The chef’s tender squid puts me in more of a California state of mind, but who cares? I relish the punch of olives and capers, and the bright hit of dried lime, mounted on top of the grilled seafood, which is perched on garlicky Swiss chard mixed with soft diced potatoes: New Age Balkan.
This is for the most part subtle food, free of fireworks. Because the dishes don’t hide behind a lot of spices or sauces, the quality of ingredients must be prime. Only fresh beef and pork go into the kebabs, for instance, which emerge from the grill springy and succulent (with an assist from pork belly and club soda, Bocvarov shares). A nest of cheese-sprinkled soft red peppers — Serbs love their red peppers — turns the links into a party.
Slices of chicken, crusted in ground walnuts and almonds, teeter in a stack with shredded apple and wasabi between its layers. The construction is more of a curiosity than a crowd-pleaser.
Iricanin replicates the warmth of his homeland not just in the cooking and hospitality, which runs gracious, but also in the rustic design of Ambar. His best friend from Serbia is the architect who came up with the idea to dress the wall as if for an ambar. The second floor, homey with wallpaper and bookshelves, is almost a mirror of the first, save for the taller tables upstairs. The hitch? Wherever you settle, Ambar is a blast — of noise, alas. One night’s conversation was drowned out by a quirky mix of beer garden music and disco.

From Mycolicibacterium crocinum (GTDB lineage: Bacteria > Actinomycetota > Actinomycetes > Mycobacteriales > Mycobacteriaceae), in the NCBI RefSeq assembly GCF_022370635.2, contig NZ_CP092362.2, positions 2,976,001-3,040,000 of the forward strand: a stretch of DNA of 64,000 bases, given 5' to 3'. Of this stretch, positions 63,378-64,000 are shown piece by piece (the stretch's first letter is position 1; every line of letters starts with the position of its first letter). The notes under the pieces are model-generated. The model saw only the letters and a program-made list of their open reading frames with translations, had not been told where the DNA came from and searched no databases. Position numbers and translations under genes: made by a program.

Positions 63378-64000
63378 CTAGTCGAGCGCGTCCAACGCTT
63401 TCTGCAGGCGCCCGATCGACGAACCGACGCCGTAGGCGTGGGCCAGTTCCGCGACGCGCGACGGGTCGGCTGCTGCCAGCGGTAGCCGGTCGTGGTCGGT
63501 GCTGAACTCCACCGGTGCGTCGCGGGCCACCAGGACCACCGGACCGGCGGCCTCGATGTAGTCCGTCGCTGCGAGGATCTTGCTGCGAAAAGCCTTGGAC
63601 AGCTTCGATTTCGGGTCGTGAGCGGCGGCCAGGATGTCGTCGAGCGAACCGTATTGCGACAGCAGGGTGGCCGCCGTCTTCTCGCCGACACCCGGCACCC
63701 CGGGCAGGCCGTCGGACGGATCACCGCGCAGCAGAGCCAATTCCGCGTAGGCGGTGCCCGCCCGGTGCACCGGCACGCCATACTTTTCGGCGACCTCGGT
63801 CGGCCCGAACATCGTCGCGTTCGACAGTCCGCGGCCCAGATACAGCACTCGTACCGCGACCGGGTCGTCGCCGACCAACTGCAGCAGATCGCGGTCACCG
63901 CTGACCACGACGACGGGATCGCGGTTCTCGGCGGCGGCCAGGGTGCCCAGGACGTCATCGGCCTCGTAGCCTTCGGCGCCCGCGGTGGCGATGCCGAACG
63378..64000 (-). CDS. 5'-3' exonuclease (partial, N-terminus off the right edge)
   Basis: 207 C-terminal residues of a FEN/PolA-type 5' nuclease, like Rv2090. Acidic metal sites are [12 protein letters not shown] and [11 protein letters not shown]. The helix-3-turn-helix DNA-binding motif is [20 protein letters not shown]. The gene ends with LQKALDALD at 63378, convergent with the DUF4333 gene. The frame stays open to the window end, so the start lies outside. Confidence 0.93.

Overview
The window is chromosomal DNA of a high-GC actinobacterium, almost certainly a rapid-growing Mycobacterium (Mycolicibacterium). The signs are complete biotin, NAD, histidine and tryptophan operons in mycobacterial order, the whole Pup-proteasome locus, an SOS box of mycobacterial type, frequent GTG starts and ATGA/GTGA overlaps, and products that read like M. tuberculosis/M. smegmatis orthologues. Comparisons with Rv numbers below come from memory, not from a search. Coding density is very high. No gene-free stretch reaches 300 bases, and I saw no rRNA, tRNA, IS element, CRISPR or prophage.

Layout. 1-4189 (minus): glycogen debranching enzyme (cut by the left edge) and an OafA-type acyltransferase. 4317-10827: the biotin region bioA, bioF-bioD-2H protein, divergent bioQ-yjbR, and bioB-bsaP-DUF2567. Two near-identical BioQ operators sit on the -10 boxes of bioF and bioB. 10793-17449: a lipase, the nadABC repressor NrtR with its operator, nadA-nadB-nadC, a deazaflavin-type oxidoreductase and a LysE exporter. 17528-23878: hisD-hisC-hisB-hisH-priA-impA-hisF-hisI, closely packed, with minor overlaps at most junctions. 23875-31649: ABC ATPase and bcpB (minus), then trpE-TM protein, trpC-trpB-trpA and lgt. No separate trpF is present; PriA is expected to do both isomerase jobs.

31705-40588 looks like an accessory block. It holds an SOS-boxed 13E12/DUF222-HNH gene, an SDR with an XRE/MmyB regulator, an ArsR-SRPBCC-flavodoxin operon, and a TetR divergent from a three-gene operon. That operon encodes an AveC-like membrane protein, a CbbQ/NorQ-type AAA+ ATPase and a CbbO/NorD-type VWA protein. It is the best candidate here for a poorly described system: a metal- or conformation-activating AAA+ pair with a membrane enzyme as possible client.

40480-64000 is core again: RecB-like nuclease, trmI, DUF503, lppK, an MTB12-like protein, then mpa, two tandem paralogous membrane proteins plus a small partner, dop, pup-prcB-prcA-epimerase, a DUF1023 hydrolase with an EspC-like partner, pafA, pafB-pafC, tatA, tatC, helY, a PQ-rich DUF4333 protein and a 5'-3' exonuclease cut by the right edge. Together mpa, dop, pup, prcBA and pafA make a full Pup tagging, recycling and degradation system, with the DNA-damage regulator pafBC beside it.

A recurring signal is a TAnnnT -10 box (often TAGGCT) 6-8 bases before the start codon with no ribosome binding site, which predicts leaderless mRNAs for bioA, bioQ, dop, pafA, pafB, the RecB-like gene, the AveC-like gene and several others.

You will likely need a guide for the wine list, stacked with labels from countries you probably haven’t drunk from much, including Croatia, Macedonia and Serbia. To the rescue: a manager who suggests a red wine similar to a syrahto bridge a mixed feast of meat and fish. Ambar also offers rakia in almost as many flavors as Baskin-Robbins — there are more than 30 now — and up-to-the-moment cocktails. Skoplje, featuring mezcal and pear rakia, could just as easily be poured at Masa 14, Iricanin’s Latin-Asian destination across town.
Iricanin says he wanted to “play” with desserts. While I can understand a need to stretch, when a restaurant has put so much thought into so much of its operation, it’s a disappointment to conclude a meal with a not-so-Balkan “Balkan-style apple pie” (where’s the fruit flavor?) or Forest Gnocchi. The latter finds chocolate mousse, orange cake pieces, passionfruit espuma and black tea sauce in a bowl, with instructions from the server to blend everything together. The dark goo tastes like incomplete thoughts.
More often than not, however, eating this underrepresented food is a pleasure. The output at Washington’s little factory of tastes is impressive.